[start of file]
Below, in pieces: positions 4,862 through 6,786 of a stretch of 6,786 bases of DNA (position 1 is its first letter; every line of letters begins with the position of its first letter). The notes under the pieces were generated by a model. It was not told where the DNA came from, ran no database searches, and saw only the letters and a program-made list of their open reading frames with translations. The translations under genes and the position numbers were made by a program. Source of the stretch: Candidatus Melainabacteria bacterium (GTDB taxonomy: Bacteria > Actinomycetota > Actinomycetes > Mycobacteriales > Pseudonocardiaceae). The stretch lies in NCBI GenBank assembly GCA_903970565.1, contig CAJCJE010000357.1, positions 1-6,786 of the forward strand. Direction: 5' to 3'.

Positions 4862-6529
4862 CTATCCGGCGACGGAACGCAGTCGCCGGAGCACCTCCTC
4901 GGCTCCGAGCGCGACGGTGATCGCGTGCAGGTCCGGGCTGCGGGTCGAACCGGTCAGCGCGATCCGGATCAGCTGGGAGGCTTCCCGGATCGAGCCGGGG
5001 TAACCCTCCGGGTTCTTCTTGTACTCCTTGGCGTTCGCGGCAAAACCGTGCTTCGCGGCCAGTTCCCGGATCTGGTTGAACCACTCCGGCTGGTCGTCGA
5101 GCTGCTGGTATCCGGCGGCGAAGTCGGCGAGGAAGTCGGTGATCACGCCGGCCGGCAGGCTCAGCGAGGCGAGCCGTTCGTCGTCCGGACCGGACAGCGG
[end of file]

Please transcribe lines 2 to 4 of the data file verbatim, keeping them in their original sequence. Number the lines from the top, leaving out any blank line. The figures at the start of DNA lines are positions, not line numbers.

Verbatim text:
Positions 4862-6529
4862 CTATCCGGCGACGGAACGCAGTCGCCGGAGCACCTCCTC
4901 GGCTCCGAGCGCGACGGTGATCGCGTGCAGGTCCGGGCTGCGGGTCGAACCGGTCAGCGCGATCCGGATCAGCTGGGAGGCTTCCCGGATCGAGCCGGGG